Good point. Our last encounter with them wasted hundreds of man-hours and several months worth of hassle to finish. We also wasted about $10k on hiring a law firm that they dictated to create a compliance plan. They even damaged our reputation with a couple of important customers when they called them to accuse us of using pirated software. Other than a single Mac running Adobe CS, every other piece of software we run is open source. Also, their "discovery tool" locked-up our main cisco switch and caused an almost ninety minute outage. It took a while to troubleshoot because who would think their laptop could make a switch require a reboot?

I can't imagine what a nightmare it would have been if we had a few hundred desktops running Windows with Microsoft Office.

This was never about malware (0)

Anonymous Coward | about three weeks ago | (#47425779)

If you think about it, Microsoft has a close relationship with the NSA - see the _NSAKey scandal.
Routing all traffic No-ip traffic through MS controlled servers, it can safely be assumed the data was routed to the NSA.
The full list of no-ip names and associated internet addresses (and thus identities of the users) I think could be a very valuable thing for the government.
It smells wrong.

Re:This was never about malware (2)

lister king of smeg (2481612) | about three weeks ago | (#47426103)

If you think about it, Microsoft has a close relationship with the NSA - see the _NSAKey scandal.
Routing all traffic No-ip traffic through MS controlled servers, it can safely be assumed the data was routed to the NSA.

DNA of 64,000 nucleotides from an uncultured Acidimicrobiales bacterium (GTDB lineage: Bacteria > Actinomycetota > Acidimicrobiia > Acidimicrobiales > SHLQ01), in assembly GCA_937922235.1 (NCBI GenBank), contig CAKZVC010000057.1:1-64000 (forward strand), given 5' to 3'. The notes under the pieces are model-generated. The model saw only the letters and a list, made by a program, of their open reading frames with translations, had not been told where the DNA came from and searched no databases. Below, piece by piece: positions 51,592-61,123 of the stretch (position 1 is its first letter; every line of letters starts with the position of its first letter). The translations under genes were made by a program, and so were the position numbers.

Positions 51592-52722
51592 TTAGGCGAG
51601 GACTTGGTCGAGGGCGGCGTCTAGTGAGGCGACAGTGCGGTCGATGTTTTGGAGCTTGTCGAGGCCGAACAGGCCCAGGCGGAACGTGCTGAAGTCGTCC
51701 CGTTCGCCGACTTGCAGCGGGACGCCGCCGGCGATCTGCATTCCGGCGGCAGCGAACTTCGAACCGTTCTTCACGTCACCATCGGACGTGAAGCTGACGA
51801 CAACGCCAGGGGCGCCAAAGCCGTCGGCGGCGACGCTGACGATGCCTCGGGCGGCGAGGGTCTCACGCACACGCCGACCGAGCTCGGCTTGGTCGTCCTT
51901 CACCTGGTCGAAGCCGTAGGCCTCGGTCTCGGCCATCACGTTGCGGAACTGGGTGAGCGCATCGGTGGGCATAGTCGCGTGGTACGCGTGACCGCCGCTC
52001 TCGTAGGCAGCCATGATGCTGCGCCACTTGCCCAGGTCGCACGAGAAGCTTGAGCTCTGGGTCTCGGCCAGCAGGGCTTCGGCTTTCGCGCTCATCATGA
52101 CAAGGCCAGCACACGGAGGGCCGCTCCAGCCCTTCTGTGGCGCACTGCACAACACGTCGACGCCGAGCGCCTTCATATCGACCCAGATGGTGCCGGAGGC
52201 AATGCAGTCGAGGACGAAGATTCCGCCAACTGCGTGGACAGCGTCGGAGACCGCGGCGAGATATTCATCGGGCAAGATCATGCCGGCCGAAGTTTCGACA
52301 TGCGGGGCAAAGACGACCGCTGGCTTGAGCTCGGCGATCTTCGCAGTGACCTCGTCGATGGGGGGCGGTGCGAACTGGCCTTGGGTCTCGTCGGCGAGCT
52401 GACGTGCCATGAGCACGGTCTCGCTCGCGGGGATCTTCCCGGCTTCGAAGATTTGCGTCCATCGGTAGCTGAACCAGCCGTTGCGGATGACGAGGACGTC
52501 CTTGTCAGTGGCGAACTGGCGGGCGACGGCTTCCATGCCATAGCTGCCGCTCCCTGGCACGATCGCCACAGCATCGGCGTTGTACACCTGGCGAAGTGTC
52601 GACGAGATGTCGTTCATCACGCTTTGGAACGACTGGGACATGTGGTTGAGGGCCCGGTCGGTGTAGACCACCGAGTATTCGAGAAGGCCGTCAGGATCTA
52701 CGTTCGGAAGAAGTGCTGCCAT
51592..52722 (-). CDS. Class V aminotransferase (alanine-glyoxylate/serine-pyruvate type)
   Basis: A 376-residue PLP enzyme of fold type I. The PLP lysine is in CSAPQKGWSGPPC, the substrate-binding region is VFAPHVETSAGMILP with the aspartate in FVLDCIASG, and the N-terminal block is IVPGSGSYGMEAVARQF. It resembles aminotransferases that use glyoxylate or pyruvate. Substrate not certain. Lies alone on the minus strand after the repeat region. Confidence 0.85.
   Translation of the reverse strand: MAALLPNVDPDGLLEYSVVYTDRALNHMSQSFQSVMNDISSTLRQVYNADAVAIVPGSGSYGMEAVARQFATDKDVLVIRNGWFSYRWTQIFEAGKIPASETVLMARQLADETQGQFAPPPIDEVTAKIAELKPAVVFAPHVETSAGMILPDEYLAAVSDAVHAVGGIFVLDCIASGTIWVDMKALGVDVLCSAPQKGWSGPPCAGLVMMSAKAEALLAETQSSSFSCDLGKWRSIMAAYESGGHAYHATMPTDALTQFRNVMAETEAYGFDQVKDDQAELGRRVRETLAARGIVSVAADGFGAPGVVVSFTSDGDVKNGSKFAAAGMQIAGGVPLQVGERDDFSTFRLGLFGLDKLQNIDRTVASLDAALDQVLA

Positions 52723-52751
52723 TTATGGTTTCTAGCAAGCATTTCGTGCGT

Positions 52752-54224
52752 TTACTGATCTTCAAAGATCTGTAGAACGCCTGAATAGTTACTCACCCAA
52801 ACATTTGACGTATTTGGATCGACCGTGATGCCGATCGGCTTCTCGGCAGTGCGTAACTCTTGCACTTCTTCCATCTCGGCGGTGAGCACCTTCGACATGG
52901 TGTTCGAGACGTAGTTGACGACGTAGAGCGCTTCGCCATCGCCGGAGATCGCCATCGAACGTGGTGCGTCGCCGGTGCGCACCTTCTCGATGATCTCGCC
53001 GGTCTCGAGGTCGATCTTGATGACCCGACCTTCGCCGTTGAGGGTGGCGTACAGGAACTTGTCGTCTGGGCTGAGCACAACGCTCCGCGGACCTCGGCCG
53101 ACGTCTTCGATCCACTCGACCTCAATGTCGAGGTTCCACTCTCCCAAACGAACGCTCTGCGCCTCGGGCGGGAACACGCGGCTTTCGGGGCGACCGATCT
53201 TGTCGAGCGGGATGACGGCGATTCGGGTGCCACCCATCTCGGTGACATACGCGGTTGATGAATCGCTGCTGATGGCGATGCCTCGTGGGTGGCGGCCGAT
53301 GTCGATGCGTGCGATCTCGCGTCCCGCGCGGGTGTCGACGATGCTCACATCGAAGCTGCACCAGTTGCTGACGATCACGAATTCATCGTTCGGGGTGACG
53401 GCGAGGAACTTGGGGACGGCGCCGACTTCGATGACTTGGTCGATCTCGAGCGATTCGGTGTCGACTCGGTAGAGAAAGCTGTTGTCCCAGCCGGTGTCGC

The full list of no-ip names and associated internet addresses (and thus identities of the users) I think could be a very valuable thing for the government.
It smells wrong.

Um you could get their identity by traceing each dns entry to its ip address in most cases

Good Job, Microsoft (1, Insightful)

N3tRunner (164483) | about three weeks ago | (#47425929)

Even if they may have jumped the gun in this case, at least somebody's out there trying to do some enforcement.

Re:Good Job, Microsoft (0)

jeIIomizer (3670945) | about three weeks ago | (#47426007)

Yeah, who cares about all the collateral damage? What matters in free countries is that we catch the 'bad guys'!

Re:Good Job, Microsoft (0)

Anonymous Coward | about three weeks ago | (#47426861)

I agree. Disable all spam filters, end the blacklists, and drop SPF. They cause so much collateral damage, and this is unnacceptible.

Re:Good Job, Microsoft (1)

jeIIomizer (3670945) | about three weeks ago | (#47427367)

To compare spam filters and such with seizing a company's assets using the power of government thugs is absolutely absurd. I'd say you seem like a shill, but in reality, that's wishful thinking on my part. Shills and the mentally challenged are often indistinguishable.

Re:Block all IE browsers (1)

mbeckman (645148) | about three weeks ago | (#47429773)

I run an ISP. Is it kosher for me to block all IE browser traffic? After all, IE is one of the largest vectors of malware infections on earth. At least I'd be "out there doing some enforcement."

Microsoft enforcement policy: "Ready! Fire! Aim!"

BTW, I didn't see where Microsoft apologized for their actions to the Internet community.

Tell me please, oh slashdot comments (0)

Anonymous Coward | about three weeks ago | (#47425945)

How does this spin with Microsoft as the bad guy?

The thread the other day was one way to spin MS as the bad guy . . . but this goes in another direction. Can we reverse the spin?

I don't like Redmond, but all the /. tail chasing's got me dizzy.

How does it NOT? (2)

Uberbah (647458) | about three weeks ago | (#47425999)

If Microsoft wasn't the "bad guy", why offer a settlement less than two weeks later?

I don't like Redmond

For some reason I feel like doubting the sincerity of this statement.